FOR IMMEDIATE RELEASE
Missourians Organizing for Reform & Empowerment, St. Louis, MO:
Kennard Williams, 314-825-1334 firstname.lastname@example.org
Jeff Ordower, (314) 267-4664 Jeff@organizemo.org
Climate Justice Alliance / Our Power Campaign, National:
Michael Leon Guerrero, (505) 263 4982 [Mountain] email@example.com
Activists call “Humans not Hedge Funds” to confront St Louis ‘big coal’ powers
150 People Plus Two on Horseback March down Forsyth Blvd., Confront Giant Law Firm Armstrong Teasdale
(Photos available here.)
ST. LOUIS, MO, June 24, 2016 — Coal-harmed workers, families and allies from 50 groups across the country “knocked at the doors of power” in Peabody Energy’s headquarters city on Friday, June 24th. This will be the second national action in St. Louis led by residents demanding a “Just Transition Fund” instead of “business as usual” from the coal giant’s chapter 11 bankruptcy. Activists confronted Peabody’s Law Firm, Armstrong Teasdale, headquartered in Clayton, MO, which represents Peabody in its bankruptcy to escape accountability to workers and their polluted and economically devastated communities.
Led by Marshall Johnson and Sheldon Natoni, on horseback from To’Nizhoni Ani and Black Mesa Water Coalition respectively, 150 marchers left from Shaw Park and immediately took the westbound lanes on Forsyth, marching East to the Armstrong Teasdale Headquarters. At Armstrong Teasdale, the law firm representing Peabody, speakers made their issues known with the bankruptcy.
“This Peabody bankruptcy has national impact, but the political and legal infrastructure making it happen is right here in the St Louis area,” pointed out city resident and MORE member, Nay’Chelle Harris. “It’s people like Attorneys Ehlers and Cousins of Armstrong Teasdale who are acting to ensure payouts go to hedge funds and Peabody executives instead of communities. They’re part of the machinery stranding workers and families harmed by Peabody’s dig-burn-dump business practices.” Community leaders have mapped out the St. Louis “infrastructure of injustice” this interactive web site.
Jihan Gearon of Black Mesa Water Coalition and the Climate Justice Alliance (CJA) / Our Power Campaign added, “There’s a better solution. Let this be the first corporate bankruptcy to fund both obligations to workers and communities, and a visionary “Just Transition” away from this harmful extraction economy.”
A Peabody Energy bankruptcy settlement directed towards a “Just Transition Fund” instead of big investor and executive payouts will:
Fully fund promised Peabody and Patriot coal worker pensions and health care plans.
Put an immediate stop to the forcible relocation and harassment of Diné (Navajo) people in northern Arizona and provide full reparations for cultural genocide caused by Peabody.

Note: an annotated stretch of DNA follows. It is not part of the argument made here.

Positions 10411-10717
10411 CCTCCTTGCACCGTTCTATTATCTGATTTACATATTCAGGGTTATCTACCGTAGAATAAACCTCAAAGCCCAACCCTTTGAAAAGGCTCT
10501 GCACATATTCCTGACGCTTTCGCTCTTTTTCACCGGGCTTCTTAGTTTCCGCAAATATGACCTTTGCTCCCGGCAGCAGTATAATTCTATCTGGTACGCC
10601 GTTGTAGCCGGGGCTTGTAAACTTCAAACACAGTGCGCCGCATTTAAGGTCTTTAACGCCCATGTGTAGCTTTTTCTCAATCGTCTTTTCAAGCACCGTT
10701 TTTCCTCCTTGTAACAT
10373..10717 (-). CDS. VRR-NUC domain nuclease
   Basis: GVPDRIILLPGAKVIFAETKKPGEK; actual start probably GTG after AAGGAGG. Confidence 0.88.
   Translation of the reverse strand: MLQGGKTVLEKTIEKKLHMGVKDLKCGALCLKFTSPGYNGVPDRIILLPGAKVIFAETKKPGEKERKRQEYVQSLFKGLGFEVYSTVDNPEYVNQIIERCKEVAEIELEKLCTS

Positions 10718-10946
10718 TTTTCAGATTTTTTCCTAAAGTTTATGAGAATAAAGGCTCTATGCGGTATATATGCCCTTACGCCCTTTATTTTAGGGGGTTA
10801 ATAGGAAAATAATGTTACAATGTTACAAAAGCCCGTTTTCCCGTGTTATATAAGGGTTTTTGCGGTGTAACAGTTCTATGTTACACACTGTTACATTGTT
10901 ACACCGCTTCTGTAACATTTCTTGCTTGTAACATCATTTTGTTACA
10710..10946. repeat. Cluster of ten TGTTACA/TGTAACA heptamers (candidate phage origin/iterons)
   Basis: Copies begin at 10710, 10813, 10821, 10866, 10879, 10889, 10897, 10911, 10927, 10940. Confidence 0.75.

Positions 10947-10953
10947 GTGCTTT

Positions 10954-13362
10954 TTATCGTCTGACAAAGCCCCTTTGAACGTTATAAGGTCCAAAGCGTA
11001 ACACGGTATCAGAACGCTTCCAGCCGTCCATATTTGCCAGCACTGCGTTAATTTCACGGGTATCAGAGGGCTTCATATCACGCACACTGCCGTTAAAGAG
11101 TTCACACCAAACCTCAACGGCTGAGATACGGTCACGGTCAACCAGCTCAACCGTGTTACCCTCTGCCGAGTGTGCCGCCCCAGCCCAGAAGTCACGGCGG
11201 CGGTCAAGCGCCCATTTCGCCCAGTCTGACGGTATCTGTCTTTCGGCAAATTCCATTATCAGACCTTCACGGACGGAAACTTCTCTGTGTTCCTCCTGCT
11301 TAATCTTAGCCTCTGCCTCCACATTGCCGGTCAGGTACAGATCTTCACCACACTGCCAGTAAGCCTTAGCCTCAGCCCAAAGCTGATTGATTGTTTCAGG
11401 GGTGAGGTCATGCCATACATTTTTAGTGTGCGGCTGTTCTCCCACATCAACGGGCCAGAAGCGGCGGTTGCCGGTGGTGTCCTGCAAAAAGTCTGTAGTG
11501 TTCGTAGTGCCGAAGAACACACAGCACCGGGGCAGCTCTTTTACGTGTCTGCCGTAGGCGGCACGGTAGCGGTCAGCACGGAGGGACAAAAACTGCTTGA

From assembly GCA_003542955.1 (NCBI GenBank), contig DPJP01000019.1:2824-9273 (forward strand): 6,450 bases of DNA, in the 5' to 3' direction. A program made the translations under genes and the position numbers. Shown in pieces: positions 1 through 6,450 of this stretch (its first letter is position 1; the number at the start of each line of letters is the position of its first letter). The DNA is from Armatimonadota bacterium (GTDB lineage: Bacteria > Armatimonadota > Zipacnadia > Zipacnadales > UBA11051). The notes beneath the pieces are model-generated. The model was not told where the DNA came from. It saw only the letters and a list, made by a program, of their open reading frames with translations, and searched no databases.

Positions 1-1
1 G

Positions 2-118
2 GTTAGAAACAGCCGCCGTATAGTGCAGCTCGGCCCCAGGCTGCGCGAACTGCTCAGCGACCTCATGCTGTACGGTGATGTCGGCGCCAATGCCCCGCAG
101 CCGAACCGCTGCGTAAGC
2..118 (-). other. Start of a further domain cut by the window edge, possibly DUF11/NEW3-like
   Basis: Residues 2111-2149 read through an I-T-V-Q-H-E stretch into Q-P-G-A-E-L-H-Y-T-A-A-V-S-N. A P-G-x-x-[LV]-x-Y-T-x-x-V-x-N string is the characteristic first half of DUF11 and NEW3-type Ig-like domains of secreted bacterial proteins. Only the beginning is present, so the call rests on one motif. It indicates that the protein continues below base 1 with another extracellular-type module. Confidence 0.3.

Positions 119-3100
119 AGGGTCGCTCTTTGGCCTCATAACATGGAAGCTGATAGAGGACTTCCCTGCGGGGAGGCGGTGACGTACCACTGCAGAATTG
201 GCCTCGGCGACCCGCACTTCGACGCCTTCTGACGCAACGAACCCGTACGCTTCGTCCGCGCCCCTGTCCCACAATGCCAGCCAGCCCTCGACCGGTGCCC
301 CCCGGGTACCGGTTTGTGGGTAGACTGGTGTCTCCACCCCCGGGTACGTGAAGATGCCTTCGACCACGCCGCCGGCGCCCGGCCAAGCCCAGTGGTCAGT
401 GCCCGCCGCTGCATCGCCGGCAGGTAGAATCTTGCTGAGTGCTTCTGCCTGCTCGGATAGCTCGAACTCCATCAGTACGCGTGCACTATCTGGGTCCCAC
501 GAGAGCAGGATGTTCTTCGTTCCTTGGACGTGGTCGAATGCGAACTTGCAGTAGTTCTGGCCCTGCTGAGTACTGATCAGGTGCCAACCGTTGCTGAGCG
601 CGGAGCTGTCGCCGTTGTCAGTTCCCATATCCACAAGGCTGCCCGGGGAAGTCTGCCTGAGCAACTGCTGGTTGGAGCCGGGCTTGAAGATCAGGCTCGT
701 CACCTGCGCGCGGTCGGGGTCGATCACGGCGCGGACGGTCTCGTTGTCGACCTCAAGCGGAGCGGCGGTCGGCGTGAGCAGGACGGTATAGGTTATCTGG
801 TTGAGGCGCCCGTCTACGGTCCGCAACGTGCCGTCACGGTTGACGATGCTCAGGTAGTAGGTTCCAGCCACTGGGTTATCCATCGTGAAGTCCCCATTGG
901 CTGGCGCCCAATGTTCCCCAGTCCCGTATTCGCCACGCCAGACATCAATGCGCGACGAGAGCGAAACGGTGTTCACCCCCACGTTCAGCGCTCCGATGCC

Guarantee full funding for clean-up and full reclamation of all mined lands and polluted and depleted aquifers used by Peabody.
Prioritize payouts to stakeholders for communities negatively impacted by Peabody’s practices in areas left stranded in the bankruptcy – rather than big investors and executives.
Support communities as they transition from coal-based economies toward jobs and infrastructure based on community-owned renewable energy and local self-sufficiency.
Support health care funds for pollution-fouled communities in and adjacent to mining and coal-processing areas.
“We’re through with that dirty, old game,” asserts St. Louis resident Basmin Nadra from MORE, “where a big coal company uses powerful local institutions and people to prop itself up. We won’t sit quiet while the legal system protects the interests of a wealthy few over the well-being of our families. We call on everyone who thinks that’s wrong to join us in demanding a better outcome. It’s time for us to recognize we are all connected in these concerns. This is an opportunity to set new precedents.”
To that end, St. Louis resident Connie Wess talked about courtwatching, where community members have entering the bankruptcy proceedings and bearing witness to trickery such as the Judge Schermer approving bonuses to 42 of Peabody’s top executives while not guaranteeing that healthcare and pension for workers would continue to be paid out. Residents have also been giving out hardcopies of Peabody’s bankruptcy map.
Spokespeople available for comment, interview
Photos available here.
This press release also available at ourpowercampaign.org/press-release-peabody-payup-action
SPOKESPERSON STATEMENTS: bit.ly/BTUstatements
ABOUT POWER BEHIND THE POLICE: powerbehindthepolice.com
ACTION FACEBOOK EVENT: http://bit.ly/humansnotHF
Organizations Represented at Action
Alliance for Appalachia
Alternatives for Community & Environment (ACE)
Asian Pacific Environmental Network
Black Mesa Water Coalition
Center for Earth, Energy and Democracy (CEED)
Center for Story-based Strategy
Chicago Jobs with Justice
Climate Justice Alliance
Communities for a Better Environment
Divestment Student Network
East Michigan Environmental Action Council
Energy Justice Network
Environmental Justice League of RI
The FANG Collective
GAIA: Global Alliance for Incinerator Alternatives
Grassroots Global Justice
Green For All
Gulf Coast Center for Law & Policy
Indigenous Environmental Network
Institute for Policy Studies
Ironbound Community Corporation
Haitian Platform for an Alternative Development (PADDA)
Just Transition Alliance
Kentuckians For The Commonwealth
Labor Network for Sustainability
Little Village Environmental Justice Organization
Missourians Organizing for Reform and Empowerment
Native Women’s Care Circle
Movement Strategy Center
National Family Farm Coalition (member, US Food Sovereignty Alliance)
Nobody Leaves Mid-Hudson/Right to the City Alliance
NYC Environmental Justice Alliance
Right to the City
Solidarity Economy St. Louis
Southern Illinoisans Against Fracturing Our Environment (SAFE)
Southwest Workers Union
The Ruckus Society
US Food Sovereignty Alliance (USFSA)